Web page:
Advertisement
YOU ARE HERE: LAT HomeCollections

METRO NEWS

California to Get 3 New Mormon Temples

Religion: Newport Beach, Redlands and Sacramento buildings will bring state's total to seven.

April 21, 2001|WILLIAM LOBDELL | TIMES STAFF WRITER

Three new Mormon temples, holy sanctuaries where only church members in good standing can set foot and even then only in ceremonial white clothing, will be built in California, including one in Newport Beach and one in Redlands, church officials said Friday.

The third Church of Jesus Christ of Latter-day Saints temple will be built in Sacramento, bringing California's total to seven, the most in any state outside of Utah.

The new buildings will be part of a new generation of smaller Mormon temples intended to serve targeted communities. Today, an estimated 44,000 Mormons in Orange County and more than 100,000 in the Inland Empire must drive to West Los Angeles or San Diego for the most sacred religious ceremonies.

"Not only will the temple generate excitement, but it's a great opportunity for many people who find it difficult to get into Los Angeles," said Doug Glauser, head of the church in the Redlands area. "I think it will have a unifying effect."

Joseph Bentley, a leader in the Orange County Mormon community, called the plans for a Newport Beach temple "the most important thing that's happened in our lifetime in Orange County. The temple is the most holy spot on the face of the Earth."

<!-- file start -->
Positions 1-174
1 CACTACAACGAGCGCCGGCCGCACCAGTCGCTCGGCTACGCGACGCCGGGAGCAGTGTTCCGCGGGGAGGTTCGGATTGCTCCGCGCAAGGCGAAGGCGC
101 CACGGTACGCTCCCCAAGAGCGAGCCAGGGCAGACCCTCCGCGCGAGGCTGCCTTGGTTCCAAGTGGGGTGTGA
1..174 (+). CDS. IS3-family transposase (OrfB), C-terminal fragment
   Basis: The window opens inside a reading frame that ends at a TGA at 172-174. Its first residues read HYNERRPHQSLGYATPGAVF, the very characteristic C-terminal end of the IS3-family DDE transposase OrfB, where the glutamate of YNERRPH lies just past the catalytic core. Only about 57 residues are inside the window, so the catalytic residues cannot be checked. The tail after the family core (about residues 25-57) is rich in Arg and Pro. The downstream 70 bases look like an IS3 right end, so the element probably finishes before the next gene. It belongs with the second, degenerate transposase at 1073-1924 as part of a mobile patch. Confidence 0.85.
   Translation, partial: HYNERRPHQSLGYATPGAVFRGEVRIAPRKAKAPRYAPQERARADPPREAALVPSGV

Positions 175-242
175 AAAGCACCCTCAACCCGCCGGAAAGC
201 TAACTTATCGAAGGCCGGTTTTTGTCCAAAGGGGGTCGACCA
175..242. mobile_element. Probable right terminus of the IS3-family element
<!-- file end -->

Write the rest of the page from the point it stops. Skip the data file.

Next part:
Costs, sites and designs for the new temples have not been finalized. But church officials say the buildings will be more modest than the 59,000-square-foot San Diego temple. The striking building of white stone aggregate and opaque glass off Interstate 5 cost $24 million when it was completed in 1994.

For Mormons, the temple serves as a bridge between heaven and Earth, a place where family relationships are "sealed" for eternity. Inside, Mormons wear simple white temple clothes as a sign of purity and reverence.

Temple rites include weddings and "vicarious baptisms for the dead," ceremonies designed to unite deceased relatives who were not originally church members with their family through eternity.

Temples have a variety of rooms, big and small, and many have an altar where sacred ceremonies are performed and religious instruction is given.

Once built, temples are opened to the public for a short open-house period.

Advertisement
Los Angeles Times Articles
|
|
|